Paris to Maryville
The trains of Paris pull out, pull in
all the time, and because I’m on a platform with a bag
I exist anywhere. People look at me and wonder
what kind of destination is written on my face.
Many of them run by in a flurry
even before the siren rings. I would chase them
if I wanted to, but I’m an old cat
and in no hurry at all. I’ll stand here
like a person waiting for some passenger,
studying the face of every passer-by.
If you look at me once I’ll always remember
having seen your eyes before;
don’t good things come to those who wait?
If the station-master hadn’t made eyes at me
I could have sworn he had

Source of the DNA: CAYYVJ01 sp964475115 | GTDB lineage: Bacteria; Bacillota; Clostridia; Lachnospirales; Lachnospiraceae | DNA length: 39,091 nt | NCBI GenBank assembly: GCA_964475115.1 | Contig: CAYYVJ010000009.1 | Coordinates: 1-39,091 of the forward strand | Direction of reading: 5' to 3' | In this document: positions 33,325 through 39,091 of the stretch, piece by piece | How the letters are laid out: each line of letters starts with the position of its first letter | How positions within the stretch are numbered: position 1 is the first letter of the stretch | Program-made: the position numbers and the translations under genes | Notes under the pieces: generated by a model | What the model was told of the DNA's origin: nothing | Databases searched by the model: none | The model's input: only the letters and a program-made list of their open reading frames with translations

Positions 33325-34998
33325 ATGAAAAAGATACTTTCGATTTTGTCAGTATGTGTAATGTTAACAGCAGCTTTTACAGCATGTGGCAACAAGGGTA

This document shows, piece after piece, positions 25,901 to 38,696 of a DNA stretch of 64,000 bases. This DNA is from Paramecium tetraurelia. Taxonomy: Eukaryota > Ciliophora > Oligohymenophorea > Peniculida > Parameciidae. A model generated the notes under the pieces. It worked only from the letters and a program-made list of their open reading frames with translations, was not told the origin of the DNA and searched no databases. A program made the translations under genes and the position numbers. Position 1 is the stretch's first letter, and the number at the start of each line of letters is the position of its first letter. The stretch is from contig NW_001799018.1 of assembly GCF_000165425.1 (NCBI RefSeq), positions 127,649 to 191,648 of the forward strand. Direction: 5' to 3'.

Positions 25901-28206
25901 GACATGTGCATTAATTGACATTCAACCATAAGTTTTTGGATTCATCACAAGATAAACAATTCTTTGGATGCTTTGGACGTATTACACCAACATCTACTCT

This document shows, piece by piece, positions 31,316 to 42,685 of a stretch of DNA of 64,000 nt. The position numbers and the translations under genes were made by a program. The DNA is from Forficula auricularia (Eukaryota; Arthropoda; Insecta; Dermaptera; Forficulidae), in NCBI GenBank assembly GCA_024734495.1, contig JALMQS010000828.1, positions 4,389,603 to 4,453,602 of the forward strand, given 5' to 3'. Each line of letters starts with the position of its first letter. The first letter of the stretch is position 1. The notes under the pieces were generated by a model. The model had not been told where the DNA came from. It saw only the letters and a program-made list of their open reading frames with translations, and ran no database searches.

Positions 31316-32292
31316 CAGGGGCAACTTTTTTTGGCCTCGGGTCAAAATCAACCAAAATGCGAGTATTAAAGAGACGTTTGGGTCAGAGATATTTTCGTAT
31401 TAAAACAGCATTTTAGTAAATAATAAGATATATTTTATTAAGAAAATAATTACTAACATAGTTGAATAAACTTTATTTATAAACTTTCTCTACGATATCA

his own lady back at home. Merci, monsieur,
pour votre attention. But I’m here waiting
for a train to carry me across the Atlantic
through Canada, and maybe Chicago, to go
and see my woman down in Tennessee.
Rethabile Masilo is a Mosotho poet who blogs at Poéfrika and is an editor for Canopic Jar. He lives in Paris, France, with his wife and two children, where he writes and reads poetry. Published in various magazines and online, he is the author of two poetry collections, Things that Are Silent (Pindrop Press, 2012) and Waslap (The Onslaught Press, 2015)